Since 1989, Play It Again Sports has been buying and selling new and used sports and exercise equipment. They are keeping sports green, recycling gently used athletic equipment into new-to-you gear. Products from brands such as Nike, Adidas, Easton, Wilson, Nautilus and Schwinn, make up each store's enormous selection of new and recycled gear, which is replenished daily with goods for a wide selection of sports that ranges from baseball, golf, soccer to lacrosse and football. Treadmills and exercise bikes equip bodies with muscular suits of armor, and pintsize and adolescent equipment arms youngsters with protective padding until they eat enough bologna to grow muscles of their own. Knowledgeable staffers man each location, ready to answer questions, arrange gear deliveries or pick-ups. To ensure their stock remains robust, they also encourage athletes to collect their lightly used gear—including bicycles—and bring it into a local store to either sell or trade.
Aio Wireless is the brainchild of Jennifer Van Buskirk. In a former life, she acted as Senior Vice President of Mobility Strategy for AT&T, where her performance earned her enough trust from the higher-ups that they asked her to run their new company: Aio Wireless. Her new joint venture retains all of the reliability of AT&T's 4G/LTE network, but gives folks a chance to break free of contractual shackles with a pay-as-you-go plan. In fact, the whole process has been streamlined. Aio lets clients use their own cell phone rather than buying a new one with unlimited talk, text, and data plans.
Despite the cutting edge gadgetry and the reliable network, however, the stores' approach to technology is more than just practical. Their array of phone cases, for example, brighten iPhones, Galaxies and Lumias in neon hues. Their earbud headphones, meanwhile, let phone owners play their tunes on the go without schlepping their tuba everywhere.
Bright-blue garage doors slide shut over each unit inside the low-slung white buildings of Cowtown Mini Warehouse Self Storage, shutting off valuables such as boats, cars, or diamond-encrusted scepters from the outside world. Items are left inside the 240-square-foot spaces by clients who entrust the facility to safely and securely stow their belongings for a period of time. Owners rest easy knowing their boats are safely and securely tucked away for the cold months and smaller possessions are protected while they travel for extended periods of time. When they're ready to retrieve them, owners can show back up to the facility at any time of day or night to haul the items off.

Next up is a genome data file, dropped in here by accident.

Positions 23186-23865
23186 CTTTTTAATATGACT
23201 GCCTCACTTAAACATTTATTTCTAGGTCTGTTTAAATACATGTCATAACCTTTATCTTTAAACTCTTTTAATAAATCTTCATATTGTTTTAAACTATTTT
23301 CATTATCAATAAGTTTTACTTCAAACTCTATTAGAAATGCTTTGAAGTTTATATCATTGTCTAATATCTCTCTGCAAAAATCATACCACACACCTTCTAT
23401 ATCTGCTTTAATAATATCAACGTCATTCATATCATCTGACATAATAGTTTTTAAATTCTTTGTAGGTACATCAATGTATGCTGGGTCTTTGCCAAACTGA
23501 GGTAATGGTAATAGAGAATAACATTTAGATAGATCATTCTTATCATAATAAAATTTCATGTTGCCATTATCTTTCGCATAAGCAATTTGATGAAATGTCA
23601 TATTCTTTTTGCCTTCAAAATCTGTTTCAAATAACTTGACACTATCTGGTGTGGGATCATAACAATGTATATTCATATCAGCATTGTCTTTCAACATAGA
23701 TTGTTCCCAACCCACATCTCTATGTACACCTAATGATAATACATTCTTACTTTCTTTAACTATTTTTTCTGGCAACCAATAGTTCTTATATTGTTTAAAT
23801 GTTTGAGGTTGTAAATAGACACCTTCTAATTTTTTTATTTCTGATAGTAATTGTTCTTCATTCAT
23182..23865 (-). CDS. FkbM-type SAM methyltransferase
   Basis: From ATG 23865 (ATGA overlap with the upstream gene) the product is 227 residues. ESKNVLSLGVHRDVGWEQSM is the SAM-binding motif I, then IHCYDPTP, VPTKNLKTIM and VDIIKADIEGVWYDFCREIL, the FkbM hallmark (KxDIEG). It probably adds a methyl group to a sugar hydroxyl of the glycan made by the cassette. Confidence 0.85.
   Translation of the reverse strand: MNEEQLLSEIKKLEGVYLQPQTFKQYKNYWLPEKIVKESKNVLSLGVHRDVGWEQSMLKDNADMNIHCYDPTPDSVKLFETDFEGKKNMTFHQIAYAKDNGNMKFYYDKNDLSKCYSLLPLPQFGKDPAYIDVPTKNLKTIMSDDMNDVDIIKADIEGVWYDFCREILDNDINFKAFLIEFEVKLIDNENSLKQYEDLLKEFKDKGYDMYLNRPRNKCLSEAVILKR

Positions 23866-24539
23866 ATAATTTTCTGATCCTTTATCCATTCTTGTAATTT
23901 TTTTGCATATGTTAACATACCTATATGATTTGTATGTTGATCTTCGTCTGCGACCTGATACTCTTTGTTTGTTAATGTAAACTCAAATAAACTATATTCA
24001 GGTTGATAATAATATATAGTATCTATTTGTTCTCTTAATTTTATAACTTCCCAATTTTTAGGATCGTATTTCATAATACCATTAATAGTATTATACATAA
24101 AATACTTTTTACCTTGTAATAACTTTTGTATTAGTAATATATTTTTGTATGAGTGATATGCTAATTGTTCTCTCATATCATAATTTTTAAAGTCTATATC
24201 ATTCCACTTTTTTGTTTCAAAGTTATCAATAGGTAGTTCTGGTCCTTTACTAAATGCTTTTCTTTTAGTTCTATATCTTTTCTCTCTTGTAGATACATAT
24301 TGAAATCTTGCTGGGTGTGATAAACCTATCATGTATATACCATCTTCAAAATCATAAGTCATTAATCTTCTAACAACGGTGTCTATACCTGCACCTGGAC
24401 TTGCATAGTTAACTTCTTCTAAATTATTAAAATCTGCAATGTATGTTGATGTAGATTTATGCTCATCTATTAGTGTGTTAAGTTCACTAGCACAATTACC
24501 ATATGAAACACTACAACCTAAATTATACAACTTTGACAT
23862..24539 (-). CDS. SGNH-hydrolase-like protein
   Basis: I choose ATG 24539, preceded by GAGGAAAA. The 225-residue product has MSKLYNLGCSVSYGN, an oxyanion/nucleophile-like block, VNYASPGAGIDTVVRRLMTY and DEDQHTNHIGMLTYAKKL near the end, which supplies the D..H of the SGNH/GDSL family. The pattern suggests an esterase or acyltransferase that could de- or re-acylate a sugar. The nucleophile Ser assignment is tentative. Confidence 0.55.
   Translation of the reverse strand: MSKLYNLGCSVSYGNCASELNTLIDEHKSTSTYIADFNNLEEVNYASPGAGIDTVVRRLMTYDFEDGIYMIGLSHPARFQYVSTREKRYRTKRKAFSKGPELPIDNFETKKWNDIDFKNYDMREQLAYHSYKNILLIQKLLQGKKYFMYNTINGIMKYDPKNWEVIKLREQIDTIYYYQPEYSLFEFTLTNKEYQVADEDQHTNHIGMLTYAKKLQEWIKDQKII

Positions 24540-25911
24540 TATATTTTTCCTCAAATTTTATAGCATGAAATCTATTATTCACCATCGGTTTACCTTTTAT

Pistachio almond. Rum raisin. Chocolate peanut butter. 40 flavors in all sit displayed behind the frosty glass display cases at Scoops 4 U, ready to be scooped into a cone or bowl and topped with sprinkles, gummy bears, strawberry compote, and whipped cream. But while ice cream is certainly the main event here, it isn't the only tempting treat. The staff also bakes cakes from scratch and serves pizzas, burgers, and hot dogs for those who have already surpassed their recommended daily allowance of hot fudge.
Bare bisque perches on black bookshelves at The Clayhouse, awaiting creative inspiration. From mugs and vases to dragons and ice-cream cones, each piece comes to life with the help of paints, stencils, project ideas, and staffers who turn artwork into useful dinnerware by firing it with food-safe glaze. Kids' story time tasks tots with creating a piece based on the stories they've just heard, while adult art time allows friends to catch up over their own wine and takeout treats.